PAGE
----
Chinese tech giant Huawei on Thursday sued the Federal Communications Commission (FCC) for unleashing new regulations that intend to choke the limited business that the company has left in the United States.
Huawei, the world's largest telecommunications equipment maker and a leading smartphone brand, said that it has filed a lawsuit in a New Orleans court challenging a recent FCC decision that prohibits American carriers from using federal subsidies to purchase Huawei equipment, CNN reported.
Huawei's chief legal officer Song Liuping told reporters that FCC chairman Ajit Pai is targeting Huawei because it "is a Chinese company, that's his only excuse."
"He has tried to spread fear about Huawei. He uses words like 'back door' to scare people, but offers no proof," Liuping added.
Huawei's lawsuit argues that the FCC order is unlawful because it gives no evidence of the national security threat that the company poses, which is in violation of the US Constitution and other laws. The company has made similar arguments in other litigation against the US government.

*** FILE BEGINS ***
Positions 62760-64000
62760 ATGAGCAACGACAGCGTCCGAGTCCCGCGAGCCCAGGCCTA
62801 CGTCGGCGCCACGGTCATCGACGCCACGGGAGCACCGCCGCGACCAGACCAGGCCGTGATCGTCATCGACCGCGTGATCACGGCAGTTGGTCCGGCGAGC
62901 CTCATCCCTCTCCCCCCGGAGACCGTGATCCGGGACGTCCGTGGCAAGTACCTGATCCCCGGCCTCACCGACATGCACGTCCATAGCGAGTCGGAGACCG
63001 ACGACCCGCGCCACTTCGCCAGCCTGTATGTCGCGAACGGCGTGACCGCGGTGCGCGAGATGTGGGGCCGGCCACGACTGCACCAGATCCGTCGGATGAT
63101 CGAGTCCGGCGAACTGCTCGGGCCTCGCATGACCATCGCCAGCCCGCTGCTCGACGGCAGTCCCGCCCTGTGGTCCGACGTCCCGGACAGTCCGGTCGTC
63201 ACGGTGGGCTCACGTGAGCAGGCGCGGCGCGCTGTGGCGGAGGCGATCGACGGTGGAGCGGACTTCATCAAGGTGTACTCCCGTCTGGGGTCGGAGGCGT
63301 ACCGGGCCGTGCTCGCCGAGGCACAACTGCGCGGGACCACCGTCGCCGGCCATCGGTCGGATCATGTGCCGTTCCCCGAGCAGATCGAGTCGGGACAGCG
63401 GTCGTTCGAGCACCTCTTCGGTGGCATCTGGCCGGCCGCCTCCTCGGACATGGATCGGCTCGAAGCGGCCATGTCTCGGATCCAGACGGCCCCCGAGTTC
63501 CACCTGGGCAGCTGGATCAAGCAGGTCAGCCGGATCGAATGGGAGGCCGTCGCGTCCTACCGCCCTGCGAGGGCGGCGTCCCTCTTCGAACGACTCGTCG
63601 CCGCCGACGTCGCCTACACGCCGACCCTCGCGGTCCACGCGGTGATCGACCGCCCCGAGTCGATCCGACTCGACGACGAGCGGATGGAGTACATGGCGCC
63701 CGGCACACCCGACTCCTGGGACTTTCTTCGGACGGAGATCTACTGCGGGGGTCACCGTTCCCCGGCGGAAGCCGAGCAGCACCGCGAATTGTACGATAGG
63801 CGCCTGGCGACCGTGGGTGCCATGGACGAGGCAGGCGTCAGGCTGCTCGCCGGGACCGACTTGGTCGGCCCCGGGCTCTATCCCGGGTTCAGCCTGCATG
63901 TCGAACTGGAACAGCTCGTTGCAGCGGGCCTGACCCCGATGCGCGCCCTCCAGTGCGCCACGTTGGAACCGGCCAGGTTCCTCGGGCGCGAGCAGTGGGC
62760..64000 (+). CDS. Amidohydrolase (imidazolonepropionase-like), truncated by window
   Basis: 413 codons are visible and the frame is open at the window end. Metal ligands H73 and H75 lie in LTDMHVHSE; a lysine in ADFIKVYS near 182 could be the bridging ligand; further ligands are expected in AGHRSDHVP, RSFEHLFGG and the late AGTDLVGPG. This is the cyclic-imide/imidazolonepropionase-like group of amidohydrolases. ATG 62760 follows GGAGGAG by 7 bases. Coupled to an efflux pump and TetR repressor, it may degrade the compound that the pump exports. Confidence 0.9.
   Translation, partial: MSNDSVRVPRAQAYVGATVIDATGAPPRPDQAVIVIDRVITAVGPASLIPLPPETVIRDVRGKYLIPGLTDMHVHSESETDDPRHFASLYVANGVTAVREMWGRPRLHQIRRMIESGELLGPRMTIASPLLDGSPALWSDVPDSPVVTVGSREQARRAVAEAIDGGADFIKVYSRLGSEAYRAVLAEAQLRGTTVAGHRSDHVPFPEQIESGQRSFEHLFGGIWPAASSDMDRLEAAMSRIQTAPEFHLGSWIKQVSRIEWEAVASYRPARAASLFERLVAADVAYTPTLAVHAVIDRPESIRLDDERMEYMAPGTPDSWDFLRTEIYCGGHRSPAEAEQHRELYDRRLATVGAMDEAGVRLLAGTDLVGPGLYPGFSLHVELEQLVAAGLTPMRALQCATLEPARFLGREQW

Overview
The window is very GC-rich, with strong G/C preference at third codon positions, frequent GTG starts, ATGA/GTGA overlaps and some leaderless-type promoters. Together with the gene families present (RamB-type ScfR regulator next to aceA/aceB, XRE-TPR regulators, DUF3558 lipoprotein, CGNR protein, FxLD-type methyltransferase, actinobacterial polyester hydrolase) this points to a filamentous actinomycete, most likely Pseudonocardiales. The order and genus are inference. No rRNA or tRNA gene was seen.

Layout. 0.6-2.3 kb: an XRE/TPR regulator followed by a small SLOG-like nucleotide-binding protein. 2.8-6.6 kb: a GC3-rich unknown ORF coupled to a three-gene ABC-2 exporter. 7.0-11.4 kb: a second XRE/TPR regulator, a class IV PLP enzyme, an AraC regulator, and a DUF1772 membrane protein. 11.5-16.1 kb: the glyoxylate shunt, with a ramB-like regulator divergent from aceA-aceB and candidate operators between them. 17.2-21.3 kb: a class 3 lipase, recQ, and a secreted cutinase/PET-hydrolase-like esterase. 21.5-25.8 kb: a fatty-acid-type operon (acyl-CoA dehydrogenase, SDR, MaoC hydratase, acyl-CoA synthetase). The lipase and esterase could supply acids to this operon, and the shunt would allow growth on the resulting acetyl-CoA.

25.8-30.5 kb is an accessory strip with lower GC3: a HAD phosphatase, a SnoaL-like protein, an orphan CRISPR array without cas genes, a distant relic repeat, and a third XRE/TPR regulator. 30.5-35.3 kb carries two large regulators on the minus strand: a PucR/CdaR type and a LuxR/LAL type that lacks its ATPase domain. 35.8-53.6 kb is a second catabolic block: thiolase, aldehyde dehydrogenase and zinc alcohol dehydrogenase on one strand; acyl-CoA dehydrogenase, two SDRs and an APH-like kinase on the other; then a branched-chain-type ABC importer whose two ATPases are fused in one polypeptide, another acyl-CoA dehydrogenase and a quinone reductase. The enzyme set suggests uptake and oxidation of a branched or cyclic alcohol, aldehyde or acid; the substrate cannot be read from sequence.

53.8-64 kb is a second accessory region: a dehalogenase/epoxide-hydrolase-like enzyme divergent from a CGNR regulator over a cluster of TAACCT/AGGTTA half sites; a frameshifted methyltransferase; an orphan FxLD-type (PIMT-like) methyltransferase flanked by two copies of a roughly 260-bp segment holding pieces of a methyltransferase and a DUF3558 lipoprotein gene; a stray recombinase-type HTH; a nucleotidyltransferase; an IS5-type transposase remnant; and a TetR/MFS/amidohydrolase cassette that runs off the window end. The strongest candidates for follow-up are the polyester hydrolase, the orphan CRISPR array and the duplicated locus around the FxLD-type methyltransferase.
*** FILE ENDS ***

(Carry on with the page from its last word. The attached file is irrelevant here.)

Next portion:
The latest lawsuit is part of Huawei's broader strategy of fighting Washington's pressure campaign on the Chinese company through US courts and public opinion.
In March, Huawei sued the US government over a law that banned federal agencies from buying its products. Huawei executives have published op-eds in the Wall Street Journal and USA Today, insisting that it is a private company and "not a tool of the Chinese government."
The company has also dramatically upped its spending on Washington lobbyists to nearly $1.9 million in the first nine months of this year, compared to $165,000 in 2018, according to Open Secrets, a nonprofit, nonpartisan research group based in Washington.
In an interview with CNN Business last week, Huawei CEO Ren Zhengfei said the FCC decision goes against "the bedrock principle [of the US political system] because the US government should serve the best interests of Americans."
But Washington says Huawei poses a national security threat and has taken several steps to curb its business, including barring US companies from supplying the Chinese firm with key tech and software.
The Trump administration has also argued that installing Huawei's equipment in US networks could allow Chinese spies to eavesdrop on sensitive US communications. Huawei denies the allegations, and says none of its products pose a national security risk.
In addition, British Prime Minister Boris Johnson, also speaking at the NATO summit on Wednesday, toughened his stance against the Chinese company.